CHICAGO (CBS) — There are signs that things are getting back to normal amid the COVID-19 pandemic – at least in some respects.

More festivals are moving forward – albeit with asterisks. Last year, Riot Fest announced it was, “moving… to September 17-19, 2021.” Those are dates we can now call Friday, Saturday, and Sunday – and there is also a preview party on Thursday.

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But as CBS 2’s Meredith Barack reported, those who come to Riot Fest in Douglass Park must either present proof of COVID-19 vaccination or a negative COVID-19 test within 48 hours of entering.

Meanwhile, people who want to get vaccinated may do so right on site.

“I want to be safe and take care of my family and friends,” said Jorge Ibarra.

Ibarra was among those who stopped by a tent outside Riot Fest before the gates opened and the bass was booming.

He had been wanting to get vaccinated against COVID-19, and while he won’t be fully protected during the three-day musical event, he feels better after having had the shot.

“I want to have my distance and everything,” Ibarra said.

Jennifer Sandoval hopes to see more people like Ibarra throughout the weekend. She is a vaccine coordinator for St. Anthony Hospital.

“Our primary goal is to provide vaccinations and answer any questions that community members might have,” Sandoval said.

The team from St. Anthony is seated right next to a COVID testing table, where you can get a test – but it will cost you $45.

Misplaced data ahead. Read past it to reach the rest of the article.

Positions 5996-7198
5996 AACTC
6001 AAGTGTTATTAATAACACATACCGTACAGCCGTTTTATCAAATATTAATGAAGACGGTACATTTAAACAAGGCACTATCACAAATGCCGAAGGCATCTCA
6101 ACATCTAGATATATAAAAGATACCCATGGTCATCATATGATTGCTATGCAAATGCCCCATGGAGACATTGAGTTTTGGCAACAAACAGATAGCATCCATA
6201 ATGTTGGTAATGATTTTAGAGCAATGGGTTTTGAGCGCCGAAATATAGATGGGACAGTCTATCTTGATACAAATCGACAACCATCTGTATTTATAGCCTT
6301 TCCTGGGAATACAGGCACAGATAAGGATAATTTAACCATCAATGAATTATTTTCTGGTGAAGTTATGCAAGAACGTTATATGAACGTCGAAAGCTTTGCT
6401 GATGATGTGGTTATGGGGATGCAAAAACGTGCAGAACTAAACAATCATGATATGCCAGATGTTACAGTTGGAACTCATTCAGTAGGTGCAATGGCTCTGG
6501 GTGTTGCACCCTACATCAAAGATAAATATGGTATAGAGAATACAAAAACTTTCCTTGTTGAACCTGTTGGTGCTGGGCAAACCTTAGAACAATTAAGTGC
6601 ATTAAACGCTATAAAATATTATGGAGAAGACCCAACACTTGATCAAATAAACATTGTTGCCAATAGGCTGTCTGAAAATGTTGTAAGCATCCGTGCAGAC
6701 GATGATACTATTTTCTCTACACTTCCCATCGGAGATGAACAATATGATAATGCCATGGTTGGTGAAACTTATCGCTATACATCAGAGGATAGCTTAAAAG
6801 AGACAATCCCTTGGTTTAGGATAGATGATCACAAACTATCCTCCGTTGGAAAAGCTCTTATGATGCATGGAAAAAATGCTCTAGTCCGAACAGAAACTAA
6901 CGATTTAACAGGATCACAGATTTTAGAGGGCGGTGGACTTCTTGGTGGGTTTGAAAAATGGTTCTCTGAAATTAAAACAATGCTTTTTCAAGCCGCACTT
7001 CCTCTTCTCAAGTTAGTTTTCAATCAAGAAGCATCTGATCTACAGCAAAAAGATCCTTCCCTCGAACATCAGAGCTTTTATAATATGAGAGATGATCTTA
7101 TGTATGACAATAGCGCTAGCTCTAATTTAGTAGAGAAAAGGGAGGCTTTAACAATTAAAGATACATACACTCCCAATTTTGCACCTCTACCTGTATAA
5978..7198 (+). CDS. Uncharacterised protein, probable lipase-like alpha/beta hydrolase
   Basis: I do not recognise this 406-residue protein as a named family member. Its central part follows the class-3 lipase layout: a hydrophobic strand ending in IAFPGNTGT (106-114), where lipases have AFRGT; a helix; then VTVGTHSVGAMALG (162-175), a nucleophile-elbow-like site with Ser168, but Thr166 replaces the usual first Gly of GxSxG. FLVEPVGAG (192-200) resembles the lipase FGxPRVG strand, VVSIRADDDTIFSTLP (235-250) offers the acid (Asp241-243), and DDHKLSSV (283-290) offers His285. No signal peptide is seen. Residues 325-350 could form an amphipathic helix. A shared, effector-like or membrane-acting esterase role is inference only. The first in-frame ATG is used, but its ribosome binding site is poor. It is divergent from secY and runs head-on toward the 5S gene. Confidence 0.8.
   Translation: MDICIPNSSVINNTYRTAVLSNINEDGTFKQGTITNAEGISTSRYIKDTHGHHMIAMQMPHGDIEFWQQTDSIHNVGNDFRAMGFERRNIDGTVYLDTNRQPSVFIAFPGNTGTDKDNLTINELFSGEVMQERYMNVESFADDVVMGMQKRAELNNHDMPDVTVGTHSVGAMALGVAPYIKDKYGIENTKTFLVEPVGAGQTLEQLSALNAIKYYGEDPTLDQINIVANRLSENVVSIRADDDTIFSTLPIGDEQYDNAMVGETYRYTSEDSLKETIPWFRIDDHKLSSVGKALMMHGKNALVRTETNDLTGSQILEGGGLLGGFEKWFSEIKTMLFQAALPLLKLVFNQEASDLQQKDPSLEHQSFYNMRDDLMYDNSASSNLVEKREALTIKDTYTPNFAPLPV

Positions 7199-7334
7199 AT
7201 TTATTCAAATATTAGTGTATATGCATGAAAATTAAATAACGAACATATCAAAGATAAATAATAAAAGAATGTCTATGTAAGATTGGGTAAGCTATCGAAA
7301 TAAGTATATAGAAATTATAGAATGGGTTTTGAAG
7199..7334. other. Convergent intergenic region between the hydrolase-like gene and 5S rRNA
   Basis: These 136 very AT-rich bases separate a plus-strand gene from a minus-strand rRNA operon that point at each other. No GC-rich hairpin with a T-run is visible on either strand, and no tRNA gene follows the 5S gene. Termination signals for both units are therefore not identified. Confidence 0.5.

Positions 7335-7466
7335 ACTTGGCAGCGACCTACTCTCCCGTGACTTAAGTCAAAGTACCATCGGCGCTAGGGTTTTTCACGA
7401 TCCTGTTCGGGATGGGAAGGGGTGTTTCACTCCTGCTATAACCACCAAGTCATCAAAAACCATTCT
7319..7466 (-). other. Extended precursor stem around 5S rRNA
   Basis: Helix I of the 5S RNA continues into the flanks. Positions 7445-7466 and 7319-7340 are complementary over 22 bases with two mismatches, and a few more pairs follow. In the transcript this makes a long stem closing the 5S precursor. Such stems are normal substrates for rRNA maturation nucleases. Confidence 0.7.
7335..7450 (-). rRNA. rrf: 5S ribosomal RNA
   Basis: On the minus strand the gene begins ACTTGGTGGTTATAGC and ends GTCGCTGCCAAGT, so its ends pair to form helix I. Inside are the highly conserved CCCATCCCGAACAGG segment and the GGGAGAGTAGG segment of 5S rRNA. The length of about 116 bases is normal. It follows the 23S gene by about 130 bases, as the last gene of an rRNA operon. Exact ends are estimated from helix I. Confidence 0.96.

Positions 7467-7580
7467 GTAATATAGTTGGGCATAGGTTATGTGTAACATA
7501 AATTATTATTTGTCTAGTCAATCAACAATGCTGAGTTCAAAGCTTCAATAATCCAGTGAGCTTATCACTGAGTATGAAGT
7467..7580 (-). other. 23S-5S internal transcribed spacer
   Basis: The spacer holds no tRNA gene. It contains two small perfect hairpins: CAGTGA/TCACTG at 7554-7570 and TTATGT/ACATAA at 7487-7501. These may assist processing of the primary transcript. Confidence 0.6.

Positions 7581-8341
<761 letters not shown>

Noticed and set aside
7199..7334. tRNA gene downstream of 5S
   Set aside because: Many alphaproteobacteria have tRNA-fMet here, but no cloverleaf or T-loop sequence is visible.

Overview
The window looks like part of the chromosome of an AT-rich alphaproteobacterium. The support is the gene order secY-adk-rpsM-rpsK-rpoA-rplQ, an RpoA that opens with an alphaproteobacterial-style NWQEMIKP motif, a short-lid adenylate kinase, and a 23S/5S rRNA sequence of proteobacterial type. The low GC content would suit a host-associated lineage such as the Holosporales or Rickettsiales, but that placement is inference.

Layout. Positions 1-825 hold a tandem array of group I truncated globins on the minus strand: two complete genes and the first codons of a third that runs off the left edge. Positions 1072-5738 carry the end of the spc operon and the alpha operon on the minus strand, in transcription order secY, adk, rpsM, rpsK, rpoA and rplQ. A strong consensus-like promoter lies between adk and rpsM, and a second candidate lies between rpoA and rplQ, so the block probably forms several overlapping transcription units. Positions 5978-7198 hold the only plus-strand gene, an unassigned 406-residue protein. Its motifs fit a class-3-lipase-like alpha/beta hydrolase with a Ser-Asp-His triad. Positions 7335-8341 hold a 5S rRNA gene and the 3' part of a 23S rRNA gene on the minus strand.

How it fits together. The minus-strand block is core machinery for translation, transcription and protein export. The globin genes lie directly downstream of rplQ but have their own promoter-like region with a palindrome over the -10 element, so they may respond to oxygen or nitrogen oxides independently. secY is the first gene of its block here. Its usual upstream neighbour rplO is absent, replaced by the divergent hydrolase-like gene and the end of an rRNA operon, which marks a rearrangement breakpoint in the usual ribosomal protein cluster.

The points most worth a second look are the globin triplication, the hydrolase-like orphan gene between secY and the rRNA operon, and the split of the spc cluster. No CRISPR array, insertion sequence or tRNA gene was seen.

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That is why Alex Love opted to get the free vaccine.

“To save money,” Love said. “I didn’t really want it, honestly, but if it makes Riot Fest easier, then I’m OK with getting it.”

Both Love and Ibarra will have to get tested again if they come back for shows on Friday, Saturday, and Sunday, as they are not yet fully vaccinated with just one shot.

Riot Fest organizers say a person’s last dose must be administered no later than two weeks prior to the event.

The Chicago Department of Public Health suggests a vaccination or a negative test requirement for large gatherings, but event organizers ultimately have the final say.

Last weekend, the Pitchfork Music Festival followed the city’s recommendations. However, the Soul City Blues event in Austin did not require proof of vaccine to attend.

Sandoval is hopeful that their presence may change the minds of some concertgoers, and even nearby residents, who have been hesitant to get the shot.

“As a young person myself, it’s important for me to be able to tell another young person I’m your age, I got vaccinated, it’s safe for you to get vaccinated as well, and to protect those that are at home and that we’re hanging out with,” Sandoval said.

It’s not just concertgoers who are able to get the vaccine here this weekend. Only 54 percent of residents in the West Side ZIP code in which Douglass Park is located are fully vaccinated.

Anyone is welcome to walk up and get a shot.

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Meanwhile, the Hyde Park Jazz Fest is next weekend at Midway Plaisance Park. Organizers there will use the honor system approach – asking the unvaccinated to take a COVID test – but they won’t ask for proof, and they will encourage everyone to wear a mask.

Meredith Barack